In addition, some sedimentary rocks on Earth provide a record of long-ago tides; specifically, layers in the rocks reveal the intervals between certain types of tides, and these intervals in turn reflect the distance between Earth and the moon. This distance is very slowly increasing, and as it does, the day is very slowly getting longer. By examining the tidal records in rocks of different ages, it’s possible to determine the Earth–moon distance, and thus the length of the day, at the time the sediments were deposited. Four groups of rocks in the US with ages ranging from 305 million years to 900 million years have been used for this purpose, and much older rocks have been studied in other parts of the world. The tidal data from the oldest of these rocks even has implications for the origins of life on Earth.


I had no idea of that particular connection between astronomy, geology, and biology when I began my astronomy degree (in fact, some of the work hadn’t been done then). However, astrobiology and biochemistry are crucial to understanding whether life is unique to Earth or might exist elsewhere, and if it does exist on other planets, what it might be like. These questions are obviously important for philosophy and religion, and the history of that particular connection is especially rich and complex.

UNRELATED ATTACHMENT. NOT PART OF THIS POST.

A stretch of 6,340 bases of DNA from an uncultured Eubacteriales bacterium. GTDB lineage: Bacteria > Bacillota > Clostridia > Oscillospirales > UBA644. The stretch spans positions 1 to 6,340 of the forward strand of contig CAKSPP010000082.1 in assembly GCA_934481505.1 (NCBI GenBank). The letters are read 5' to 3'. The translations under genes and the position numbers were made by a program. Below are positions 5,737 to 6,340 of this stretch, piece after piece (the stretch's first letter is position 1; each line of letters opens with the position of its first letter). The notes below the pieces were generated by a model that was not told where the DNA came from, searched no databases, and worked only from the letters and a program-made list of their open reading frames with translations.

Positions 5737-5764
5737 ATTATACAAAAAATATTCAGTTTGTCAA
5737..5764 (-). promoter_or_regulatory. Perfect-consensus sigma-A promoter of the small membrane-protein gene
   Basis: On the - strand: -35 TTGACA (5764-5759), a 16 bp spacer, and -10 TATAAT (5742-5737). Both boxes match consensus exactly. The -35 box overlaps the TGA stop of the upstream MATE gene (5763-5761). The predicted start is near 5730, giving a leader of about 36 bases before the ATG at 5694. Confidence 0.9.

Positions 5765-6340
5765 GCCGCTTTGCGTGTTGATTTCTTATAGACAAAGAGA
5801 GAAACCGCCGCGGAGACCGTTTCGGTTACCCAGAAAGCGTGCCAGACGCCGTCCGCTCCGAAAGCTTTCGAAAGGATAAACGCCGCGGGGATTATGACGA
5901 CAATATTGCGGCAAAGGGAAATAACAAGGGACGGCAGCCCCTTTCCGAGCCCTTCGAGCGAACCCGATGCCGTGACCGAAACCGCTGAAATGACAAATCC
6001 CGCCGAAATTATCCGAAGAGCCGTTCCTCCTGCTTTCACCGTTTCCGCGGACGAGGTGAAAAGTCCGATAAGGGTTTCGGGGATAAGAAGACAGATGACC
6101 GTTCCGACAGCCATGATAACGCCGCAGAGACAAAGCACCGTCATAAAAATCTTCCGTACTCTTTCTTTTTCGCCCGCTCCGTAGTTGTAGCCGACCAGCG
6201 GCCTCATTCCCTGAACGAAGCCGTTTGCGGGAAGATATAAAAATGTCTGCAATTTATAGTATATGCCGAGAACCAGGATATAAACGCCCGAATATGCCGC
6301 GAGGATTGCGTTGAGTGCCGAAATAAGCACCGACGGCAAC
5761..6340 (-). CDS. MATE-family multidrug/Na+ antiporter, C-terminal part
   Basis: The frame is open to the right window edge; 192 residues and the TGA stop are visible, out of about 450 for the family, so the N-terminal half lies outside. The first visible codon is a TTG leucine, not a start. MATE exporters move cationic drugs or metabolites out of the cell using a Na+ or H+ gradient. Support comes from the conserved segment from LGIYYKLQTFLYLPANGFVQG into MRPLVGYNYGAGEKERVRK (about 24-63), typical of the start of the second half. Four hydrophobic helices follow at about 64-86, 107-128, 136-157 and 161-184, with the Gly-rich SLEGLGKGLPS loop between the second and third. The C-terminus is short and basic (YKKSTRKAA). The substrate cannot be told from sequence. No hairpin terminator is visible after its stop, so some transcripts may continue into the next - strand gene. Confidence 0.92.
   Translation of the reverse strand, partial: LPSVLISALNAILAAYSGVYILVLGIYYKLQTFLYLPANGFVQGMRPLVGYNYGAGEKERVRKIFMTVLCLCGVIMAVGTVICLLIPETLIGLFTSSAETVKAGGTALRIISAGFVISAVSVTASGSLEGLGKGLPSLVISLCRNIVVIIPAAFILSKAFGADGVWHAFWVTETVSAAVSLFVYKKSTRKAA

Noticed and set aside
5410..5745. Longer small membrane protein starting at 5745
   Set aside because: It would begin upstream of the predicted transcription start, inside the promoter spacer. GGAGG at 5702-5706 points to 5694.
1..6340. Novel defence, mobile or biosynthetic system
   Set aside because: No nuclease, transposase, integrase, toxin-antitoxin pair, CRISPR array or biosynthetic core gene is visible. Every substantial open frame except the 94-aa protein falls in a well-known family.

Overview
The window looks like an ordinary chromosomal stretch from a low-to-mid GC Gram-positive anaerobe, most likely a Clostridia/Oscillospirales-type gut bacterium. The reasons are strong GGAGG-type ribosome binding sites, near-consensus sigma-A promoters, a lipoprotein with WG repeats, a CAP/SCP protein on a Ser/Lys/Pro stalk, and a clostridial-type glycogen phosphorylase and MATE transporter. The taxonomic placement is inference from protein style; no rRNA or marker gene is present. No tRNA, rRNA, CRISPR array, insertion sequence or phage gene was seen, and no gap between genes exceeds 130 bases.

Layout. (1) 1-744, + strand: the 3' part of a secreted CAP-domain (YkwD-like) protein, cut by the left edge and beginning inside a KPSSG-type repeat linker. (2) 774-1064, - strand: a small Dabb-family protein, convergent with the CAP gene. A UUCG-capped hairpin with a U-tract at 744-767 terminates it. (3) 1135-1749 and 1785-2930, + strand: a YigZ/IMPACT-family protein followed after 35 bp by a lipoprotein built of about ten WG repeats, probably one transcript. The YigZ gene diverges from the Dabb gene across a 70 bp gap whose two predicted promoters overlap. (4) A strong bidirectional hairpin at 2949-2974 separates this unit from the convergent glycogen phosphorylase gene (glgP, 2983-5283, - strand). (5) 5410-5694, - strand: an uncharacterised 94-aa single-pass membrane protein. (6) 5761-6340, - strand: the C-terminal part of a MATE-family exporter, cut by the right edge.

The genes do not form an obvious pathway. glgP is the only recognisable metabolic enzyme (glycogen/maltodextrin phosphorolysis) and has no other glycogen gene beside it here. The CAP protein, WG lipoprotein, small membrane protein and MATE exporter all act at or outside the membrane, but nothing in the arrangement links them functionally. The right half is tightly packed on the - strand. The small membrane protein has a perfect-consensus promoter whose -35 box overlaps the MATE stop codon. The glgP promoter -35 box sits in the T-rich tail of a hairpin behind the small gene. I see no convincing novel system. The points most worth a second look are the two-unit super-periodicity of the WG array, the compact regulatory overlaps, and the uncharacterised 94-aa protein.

Astronomy has a history of discoveries that broadened or overturned our view of the universe and our place in it. This was an especially giddy prospect for me as a young student because my timeline had been thoroughly shaped by my parents’ religious views, and I knew little about the great age of Earth and the history of the universe. My view of human history changed when I was able to put it in the context of the entire cosmos. In addition, the mythology and folklore of many different civilizations are relevant to astronomy when you consider the stories and beliefs associated with the constellations and planets, not to mention the names of objects in the night sky and their treatment in art and literature.

To look at something like a research telescope is to take in much more than just the use of the telescope as an astronomical tool. The presence of a telescope at a mountain observatory calls to mind not just astronomy and optics, but also atmospheric science, various types of technology, politics, and even environmental and cultural considerations.